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The great magnitude of the recent Japanese earthquake, its shallowness and proximity to the Japanese coast produced large tsunami ranging from 4-15 metres high. While these are very high waves, there are a number of locations throughout the world where higher waves regularly occur.  The surf break 800 metres from the north shore of Maui, known as Jaws, a favourite place for big wave surfers, has recorded waves of 21 metres, yet these high waves do not damage the island.

This is because there are major differences between ocean waves and tsunami.

Most ocean waves are created by wind. As a breeze blows over water, the surface tension breaks and ripples are created, the wind pushes the back of the ripples and eddies form at the front. The particles of water are pushed into a circular movement that reinforces the shape of the wave. Waves may look like a movement of water, but actually they are a movement of energy and have very little forward movement of the water particles themselves. Once a wave makes contact with the seabed, friction slows the bottom of the wave, but the crest continues at the same speed and then spills over and releases its energy onto the shore. The profile of the seabed determines if a wave surges, plunges or spills.

The size of the wave is determined by the fetch or distance, over which the wind is blowing. The highest ocean wave ever accurately recorded was 34 m, which was measured by USS Ramapo in 1933.

Tsunami are created by the displacement of immense volumes of water caused by phenomena such as earthquakes, volcanic explosions and events such as meteorite impact. Unlike an ocean wave, a tsunami is a moving wall of water extending from sea floor to sea surface.

On 11 March 2011 a magnitude 9.0 earthquake occurred off the east coast of Japan. Under the sea, stress built up along the subduction boundary between the Pacific and Eurasian tectonic plates. When the boundary ruptured, energy was released and the seafloor was thrust vertically upward displacing a huge volume of seawater, which rushed away to the Pacific Ocean and Japan. In the open ocean the tsunami travelled at an estimated 500 kms/hour and were only about 1 metre high. As they approached the Japanese coast the tsunami slowed, and shoaled, a term which describes the bunching up and increase in wave height. Tsunami do not lose much energy when they travel across the ocean, so they retained tremendous force which inundated the coast and hinterland with huge, swift and powerful surges of water.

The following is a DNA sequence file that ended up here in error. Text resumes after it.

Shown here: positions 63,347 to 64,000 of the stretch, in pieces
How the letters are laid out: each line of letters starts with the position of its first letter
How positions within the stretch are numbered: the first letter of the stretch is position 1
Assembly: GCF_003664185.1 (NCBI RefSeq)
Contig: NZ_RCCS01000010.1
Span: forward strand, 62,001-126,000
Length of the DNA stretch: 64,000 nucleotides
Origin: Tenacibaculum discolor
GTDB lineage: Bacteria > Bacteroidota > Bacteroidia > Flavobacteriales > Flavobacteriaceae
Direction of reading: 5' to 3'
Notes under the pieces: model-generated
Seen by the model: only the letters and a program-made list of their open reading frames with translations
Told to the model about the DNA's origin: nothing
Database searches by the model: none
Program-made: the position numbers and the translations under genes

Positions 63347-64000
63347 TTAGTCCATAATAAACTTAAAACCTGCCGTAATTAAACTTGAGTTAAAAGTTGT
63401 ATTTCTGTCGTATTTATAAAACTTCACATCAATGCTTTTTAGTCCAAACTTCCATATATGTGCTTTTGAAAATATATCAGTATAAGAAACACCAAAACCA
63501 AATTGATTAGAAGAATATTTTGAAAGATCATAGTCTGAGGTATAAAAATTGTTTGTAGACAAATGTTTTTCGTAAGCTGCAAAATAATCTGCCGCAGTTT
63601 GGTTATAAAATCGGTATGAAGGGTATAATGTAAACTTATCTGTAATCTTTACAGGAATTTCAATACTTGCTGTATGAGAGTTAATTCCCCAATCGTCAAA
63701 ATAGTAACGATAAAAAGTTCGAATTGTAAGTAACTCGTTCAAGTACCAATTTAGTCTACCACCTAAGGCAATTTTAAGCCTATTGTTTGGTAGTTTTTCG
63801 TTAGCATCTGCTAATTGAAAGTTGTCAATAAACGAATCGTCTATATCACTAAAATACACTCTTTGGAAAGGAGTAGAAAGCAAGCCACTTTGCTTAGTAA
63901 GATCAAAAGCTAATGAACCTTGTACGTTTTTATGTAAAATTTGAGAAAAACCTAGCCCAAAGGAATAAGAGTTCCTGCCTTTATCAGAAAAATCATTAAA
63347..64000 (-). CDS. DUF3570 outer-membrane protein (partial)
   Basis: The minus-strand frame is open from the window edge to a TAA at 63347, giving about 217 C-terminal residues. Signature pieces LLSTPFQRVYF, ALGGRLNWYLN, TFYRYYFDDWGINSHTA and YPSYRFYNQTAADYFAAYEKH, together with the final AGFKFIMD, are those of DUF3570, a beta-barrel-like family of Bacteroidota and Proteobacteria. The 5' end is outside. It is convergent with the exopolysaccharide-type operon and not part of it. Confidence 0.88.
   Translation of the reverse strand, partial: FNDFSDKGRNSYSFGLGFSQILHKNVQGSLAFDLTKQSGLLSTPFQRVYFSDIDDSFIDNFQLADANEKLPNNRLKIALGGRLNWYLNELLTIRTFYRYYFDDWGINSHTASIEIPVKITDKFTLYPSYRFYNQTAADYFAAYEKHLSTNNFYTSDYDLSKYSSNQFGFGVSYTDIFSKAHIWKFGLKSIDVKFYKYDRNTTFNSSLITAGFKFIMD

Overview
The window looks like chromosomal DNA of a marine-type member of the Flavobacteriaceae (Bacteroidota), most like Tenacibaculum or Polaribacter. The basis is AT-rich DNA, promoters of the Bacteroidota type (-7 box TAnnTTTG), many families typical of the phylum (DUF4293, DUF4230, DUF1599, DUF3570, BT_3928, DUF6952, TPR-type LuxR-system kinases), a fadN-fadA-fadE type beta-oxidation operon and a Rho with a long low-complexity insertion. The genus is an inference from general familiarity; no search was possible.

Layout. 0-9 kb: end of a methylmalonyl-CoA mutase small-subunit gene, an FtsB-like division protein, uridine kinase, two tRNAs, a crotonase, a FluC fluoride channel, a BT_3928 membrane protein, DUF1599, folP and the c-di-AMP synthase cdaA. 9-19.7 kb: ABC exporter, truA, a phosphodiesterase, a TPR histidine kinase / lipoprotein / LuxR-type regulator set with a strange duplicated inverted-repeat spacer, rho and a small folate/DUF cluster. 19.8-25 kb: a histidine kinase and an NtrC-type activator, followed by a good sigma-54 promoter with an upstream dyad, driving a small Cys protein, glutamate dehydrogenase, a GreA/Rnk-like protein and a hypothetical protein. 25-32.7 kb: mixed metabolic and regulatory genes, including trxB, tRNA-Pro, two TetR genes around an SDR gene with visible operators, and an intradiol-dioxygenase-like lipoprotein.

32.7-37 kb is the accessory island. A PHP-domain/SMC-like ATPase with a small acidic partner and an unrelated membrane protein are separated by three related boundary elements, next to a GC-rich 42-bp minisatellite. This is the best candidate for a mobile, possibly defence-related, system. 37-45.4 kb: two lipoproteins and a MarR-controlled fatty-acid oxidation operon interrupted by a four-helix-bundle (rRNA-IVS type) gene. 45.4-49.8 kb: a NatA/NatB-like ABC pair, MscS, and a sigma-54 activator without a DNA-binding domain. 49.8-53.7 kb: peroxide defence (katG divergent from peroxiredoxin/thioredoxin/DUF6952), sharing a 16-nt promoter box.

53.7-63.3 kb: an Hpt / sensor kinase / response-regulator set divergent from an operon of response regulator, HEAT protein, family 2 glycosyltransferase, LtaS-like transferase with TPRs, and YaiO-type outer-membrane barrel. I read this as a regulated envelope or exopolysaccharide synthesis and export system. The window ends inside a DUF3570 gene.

The highest wave ever recorded was a tsunami in Lituya Bay Alaska where an earthquake displaced millions of tonnes of rock, earth and ice creating a 524 metre wave, which washed over the headland.

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Why does attentiveness to nature matter? In a very fundamental sense, we are what we pay attention to. Paying heed to beauty, grace, and everyday miracles promotes a sense of possibility and coherence that runs deeper and truer than the often illusory commercial, social "realities" advanced by mainstream contemporary culture. ... Our attention is precious, and what we choose to focus it on has enormous consequences. What we choose to look at, and to listen to--these choices change the world. As Thich Nhat Hanh has pointed out, we become the bad television programs that we watch. A society that expends its energies tracking the latest doings of the celebrity couple is fundamentally distinct from one that watches for the first arriving spring migrant birds, or takes a weekend to check out insects in a mountain stream, or looks inside flowers to admire the marvelous ingenuities involved in pollination. The former tends to drag culture down to its lowest commonalities; the latter can lift us up in a sense of unity with all life. The Way of Natural History, edited by Thomas Lowe Fleischner and published by Trinity University Press (Texas)